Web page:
Last week, FedEx (NYSE:FDX) finally got the official word that European regulators will not challenge its planned acquisition of Dutch rival TNT Express. While this news was expected, it is still a key milestone, as it removes the last major obstacle stopping the merger.
Acquiring TNT will make FedEx a much more viable competitor to DHL and United Parcel Service (NYSE:UPS) in Europe. Meanwhile, adding TNT's roughly $7 billion in annual revenue will put FedEx nearly on par with UPS.
However, expanding in Europe and other overseas markets its just one aspect of FedEx's strategy to grow revenue and profit. With FedEx shares having been caught up in the recent stock market rout, it looks like a great time for investors to bet on the long-term success of this global powerhouse.
Winning in the global market
With the acquisition of TNT, FedEx will hold roughly 22% of the European express delivery market -- just behind UPS, which has 25% of the market. Combining TNT's strength in Europe with FedEx's massive aircraft fleet and strong presence in the U.S. and Asia will create a compelling value proposition for customers.
The TNT merger should also open up cost synergy opportunities. FedEx will be able to eliminate duplicative jobs between the two companies and consolidate shipments onto fewer flights and road delivery routes.
FedEx is also in the midst of a multiyear effort to improve its efficiency in other markets like Asia. For example, it has cut some of its flights between the U.S. and Asia in recent years to match the market demand for express service. Meanwhile, it is using cheaper "purchased capacity" -- such as the cargo space on passenger planes -- to carry lower-value shipments.
FedEx has also been refreshing its aircraft fleet at a steady pace and will continue to do so for the foreseeable future. Its new planes use less fuel, cost less to maintain, and are more reliable, reducing expenses both abroad and within the U.S.
Perfecting its ground game
An equally important source of growth for FedEx is the domestic ground delivery business. FedEx Ground has gained market share from UPS for a stunning 16 consecutive years. FedEx Ground revenue totaled $13 billion last year, up from less than $5 billion a decade earlier.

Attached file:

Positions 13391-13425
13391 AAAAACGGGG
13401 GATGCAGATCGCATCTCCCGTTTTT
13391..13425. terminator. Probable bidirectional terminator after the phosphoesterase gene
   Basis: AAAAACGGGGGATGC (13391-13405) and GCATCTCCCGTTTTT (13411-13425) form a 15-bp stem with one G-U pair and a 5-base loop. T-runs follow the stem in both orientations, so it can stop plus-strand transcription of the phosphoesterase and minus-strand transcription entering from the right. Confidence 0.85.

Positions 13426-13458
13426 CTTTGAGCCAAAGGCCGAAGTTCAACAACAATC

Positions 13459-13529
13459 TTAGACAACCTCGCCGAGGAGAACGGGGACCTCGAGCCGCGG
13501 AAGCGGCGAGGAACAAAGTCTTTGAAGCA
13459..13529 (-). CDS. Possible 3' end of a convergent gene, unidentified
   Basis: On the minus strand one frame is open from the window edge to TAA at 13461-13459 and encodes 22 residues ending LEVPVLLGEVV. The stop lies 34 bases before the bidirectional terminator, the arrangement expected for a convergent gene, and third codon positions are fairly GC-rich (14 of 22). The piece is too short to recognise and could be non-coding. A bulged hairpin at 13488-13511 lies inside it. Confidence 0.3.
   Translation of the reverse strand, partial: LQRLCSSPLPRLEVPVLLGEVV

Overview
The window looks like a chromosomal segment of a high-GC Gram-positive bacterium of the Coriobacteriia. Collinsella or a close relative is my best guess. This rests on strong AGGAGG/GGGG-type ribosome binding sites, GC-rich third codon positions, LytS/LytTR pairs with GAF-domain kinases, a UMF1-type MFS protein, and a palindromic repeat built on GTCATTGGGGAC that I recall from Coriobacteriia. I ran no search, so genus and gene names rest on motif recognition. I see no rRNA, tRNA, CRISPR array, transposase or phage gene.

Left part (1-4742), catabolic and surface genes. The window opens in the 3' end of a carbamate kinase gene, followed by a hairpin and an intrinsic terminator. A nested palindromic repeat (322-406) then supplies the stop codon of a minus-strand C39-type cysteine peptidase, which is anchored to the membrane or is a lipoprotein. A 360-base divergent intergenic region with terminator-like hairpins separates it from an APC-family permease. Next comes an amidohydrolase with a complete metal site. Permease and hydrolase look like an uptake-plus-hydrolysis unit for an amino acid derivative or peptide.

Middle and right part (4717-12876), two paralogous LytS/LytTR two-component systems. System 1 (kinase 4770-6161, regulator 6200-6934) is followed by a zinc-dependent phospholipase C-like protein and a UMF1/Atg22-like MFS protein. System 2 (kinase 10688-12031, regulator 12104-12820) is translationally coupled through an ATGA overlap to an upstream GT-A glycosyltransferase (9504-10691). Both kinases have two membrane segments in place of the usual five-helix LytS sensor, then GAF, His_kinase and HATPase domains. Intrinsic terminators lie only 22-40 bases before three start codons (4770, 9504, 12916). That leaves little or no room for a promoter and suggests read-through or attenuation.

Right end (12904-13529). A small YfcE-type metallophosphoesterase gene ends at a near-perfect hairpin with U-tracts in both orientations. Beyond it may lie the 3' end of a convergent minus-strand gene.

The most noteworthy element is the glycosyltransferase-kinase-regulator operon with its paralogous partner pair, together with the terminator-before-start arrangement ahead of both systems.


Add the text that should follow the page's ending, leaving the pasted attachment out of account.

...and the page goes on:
Thanks to big investments in automation, FedEx Ground offers faster delivery speeds than UPS on nearly 30% of its routes. By contrast, UPS has a speed advantage on just 3% of its routes. This competitive advantage should allow FedEx Ground to continue gaining share.
Additionally, FedEx's purchase of reverse logistics specialist GENCO about a year ago added another weapon to the company's arsenal. FedEx founder and CEO Fred Smith recently noted that processing returns is a key logistics hurdle for e-commerce companies. GENCO is a leader in that market, which improves FedEx's value proposition for online retailers.
FedEx is also focusing on efficiency in its ground delivery business. It recently embarked on a key technology project that is allowing it to merge its core FedEx Ground business with FedEx SmartPost (a cheaper service that uses the post office for final delivery) to reduce costs. It has also started charging more for bulky packages in order to incentivize shippers to use more space-efficient packaging.
Stock is a bargain
Despite being nearly as large as UPS by revenue and posting faster earnings growth, FedEx's market cap is currently less than half that of UPS.
Indeed, FedEx stock now trades for just 11 times forward earnings. Meanwhile, UPS stock still trades for 16 times forward earnings, despite the recent stock market swoon.
There's no logical justification for FedEx's huge valuation discount. As the company continues to execute its plans to grow its revenue and boost its profit margin, FedEx shares are likely to produce solid gains.
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Adam Levine-Weinberg has no position in any stocks mentioned. The Motley Fool recommends FedEx and United Parcel Service. Try any of our Foolish newsletter services free for 30 days. We Fools may not all hold the same opinions, but we all believe that considering a diverse range of insights makes us better investors. The Motley Fool has a disclosure policy.